Despite the rapid proliferation of these credit products, within certain market sectors, any number of credit providers have elected not to include credit bureau referencing in their credit assessment processes. This has translated to a decline in credit bureau enquiries at a time of significant increase in credit applications. A discrepancy that is driven by the inability of traditional credit reporting agencies to meet the expectations of the credit industry and the community.

We welcome the opportunity to participate in the review. While we appreciate that it is quite broad in nature, and would be happy to participate more fully, in this forum we wish to focus on and emphasis those areas that we believe most require change. Consequently, we will only be providing responses to specific questions. Credit Reporting

 

Q9. Is the current process for developing variations to the registered CR Code appropriate?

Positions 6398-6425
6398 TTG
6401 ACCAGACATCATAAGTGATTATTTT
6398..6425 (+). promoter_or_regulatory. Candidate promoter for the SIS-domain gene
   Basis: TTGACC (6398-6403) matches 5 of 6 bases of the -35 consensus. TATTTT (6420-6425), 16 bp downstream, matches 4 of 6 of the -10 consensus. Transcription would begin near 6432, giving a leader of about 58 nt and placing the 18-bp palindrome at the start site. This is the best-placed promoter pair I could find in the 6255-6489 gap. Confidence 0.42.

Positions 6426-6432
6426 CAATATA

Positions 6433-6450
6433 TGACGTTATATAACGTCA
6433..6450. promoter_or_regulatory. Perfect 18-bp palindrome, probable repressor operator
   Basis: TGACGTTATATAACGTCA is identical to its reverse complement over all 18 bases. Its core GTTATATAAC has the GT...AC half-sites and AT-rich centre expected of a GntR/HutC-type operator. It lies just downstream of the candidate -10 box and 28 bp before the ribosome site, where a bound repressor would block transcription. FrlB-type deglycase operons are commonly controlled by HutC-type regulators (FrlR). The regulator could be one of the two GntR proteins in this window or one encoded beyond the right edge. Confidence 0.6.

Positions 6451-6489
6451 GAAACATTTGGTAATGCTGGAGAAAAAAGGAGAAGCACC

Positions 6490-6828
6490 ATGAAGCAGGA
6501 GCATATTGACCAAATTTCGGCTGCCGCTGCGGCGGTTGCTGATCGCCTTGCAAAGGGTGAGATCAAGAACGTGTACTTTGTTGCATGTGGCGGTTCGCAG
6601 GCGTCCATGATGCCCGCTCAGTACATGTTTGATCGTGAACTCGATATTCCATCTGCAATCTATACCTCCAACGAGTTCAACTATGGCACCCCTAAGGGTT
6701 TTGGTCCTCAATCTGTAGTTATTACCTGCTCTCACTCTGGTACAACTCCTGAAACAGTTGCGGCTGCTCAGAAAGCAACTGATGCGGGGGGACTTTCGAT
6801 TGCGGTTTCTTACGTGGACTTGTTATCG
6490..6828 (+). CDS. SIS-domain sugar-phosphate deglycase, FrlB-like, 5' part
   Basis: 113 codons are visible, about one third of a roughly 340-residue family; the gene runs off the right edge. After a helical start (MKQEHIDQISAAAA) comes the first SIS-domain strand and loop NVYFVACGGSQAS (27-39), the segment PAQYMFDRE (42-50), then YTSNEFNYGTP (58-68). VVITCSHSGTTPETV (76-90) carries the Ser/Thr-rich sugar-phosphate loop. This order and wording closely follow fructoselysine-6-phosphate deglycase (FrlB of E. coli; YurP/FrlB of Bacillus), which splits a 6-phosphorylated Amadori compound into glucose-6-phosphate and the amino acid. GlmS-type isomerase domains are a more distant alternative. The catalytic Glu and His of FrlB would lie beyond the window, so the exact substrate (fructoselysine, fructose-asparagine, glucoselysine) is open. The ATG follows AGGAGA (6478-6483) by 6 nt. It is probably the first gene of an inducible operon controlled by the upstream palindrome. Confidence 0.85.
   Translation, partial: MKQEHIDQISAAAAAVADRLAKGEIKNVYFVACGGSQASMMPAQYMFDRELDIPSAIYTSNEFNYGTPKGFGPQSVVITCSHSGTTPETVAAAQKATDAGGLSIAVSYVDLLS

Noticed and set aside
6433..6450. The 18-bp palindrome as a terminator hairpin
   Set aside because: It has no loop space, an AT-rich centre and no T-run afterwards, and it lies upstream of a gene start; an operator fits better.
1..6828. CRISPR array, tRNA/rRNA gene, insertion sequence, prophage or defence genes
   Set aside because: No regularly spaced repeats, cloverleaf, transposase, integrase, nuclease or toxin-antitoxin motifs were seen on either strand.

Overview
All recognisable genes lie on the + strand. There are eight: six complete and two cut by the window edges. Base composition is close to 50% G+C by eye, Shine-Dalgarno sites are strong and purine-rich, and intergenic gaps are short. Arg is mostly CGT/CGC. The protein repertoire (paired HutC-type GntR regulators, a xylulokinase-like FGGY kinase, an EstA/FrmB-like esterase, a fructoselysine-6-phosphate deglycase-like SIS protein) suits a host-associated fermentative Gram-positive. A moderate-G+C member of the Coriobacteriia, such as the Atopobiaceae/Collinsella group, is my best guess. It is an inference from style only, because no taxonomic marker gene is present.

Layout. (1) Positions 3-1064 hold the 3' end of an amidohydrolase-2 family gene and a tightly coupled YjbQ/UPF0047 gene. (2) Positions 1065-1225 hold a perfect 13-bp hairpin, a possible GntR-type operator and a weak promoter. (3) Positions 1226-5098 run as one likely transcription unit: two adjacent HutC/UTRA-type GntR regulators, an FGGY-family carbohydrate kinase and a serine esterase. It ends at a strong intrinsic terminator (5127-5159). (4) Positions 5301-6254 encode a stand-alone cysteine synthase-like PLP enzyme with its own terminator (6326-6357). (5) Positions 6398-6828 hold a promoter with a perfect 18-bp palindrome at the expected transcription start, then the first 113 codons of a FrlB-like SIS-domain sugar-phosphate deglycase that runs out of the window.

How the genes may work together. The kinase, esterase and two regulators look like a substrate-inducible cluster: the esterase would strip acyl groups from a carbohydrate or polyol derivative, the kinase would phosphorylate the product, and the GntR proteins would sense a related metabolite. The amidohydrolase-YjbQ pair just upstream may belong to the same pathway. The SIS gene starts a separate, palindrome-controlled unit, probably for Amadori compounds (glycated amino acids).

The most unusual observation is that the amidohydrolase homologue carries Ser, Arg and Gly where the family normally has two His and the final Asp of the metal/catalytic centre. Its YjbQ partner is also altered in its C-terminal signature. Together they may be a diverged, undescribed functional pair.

When the credit reporting code was established, ARCA was a suitable representative body as it did represent a good cross section of the industry - in a market that was experiencing very little change.

Today markets are far more dynamic, the cohort of market participants is significantly larger, many of whom are not represented by ARCA. Indeed, some have elected to create their own industry groups.

Further to this, ARCA members and the traditional credit reporting industry have demonstrated that their systems and processes fall short in their ability to support a dynamic and evolving credit industry. This is highlighted by:

1. The sluggish and complicated implementation and take up of comprehensive credit reporting relative to the rest of the world.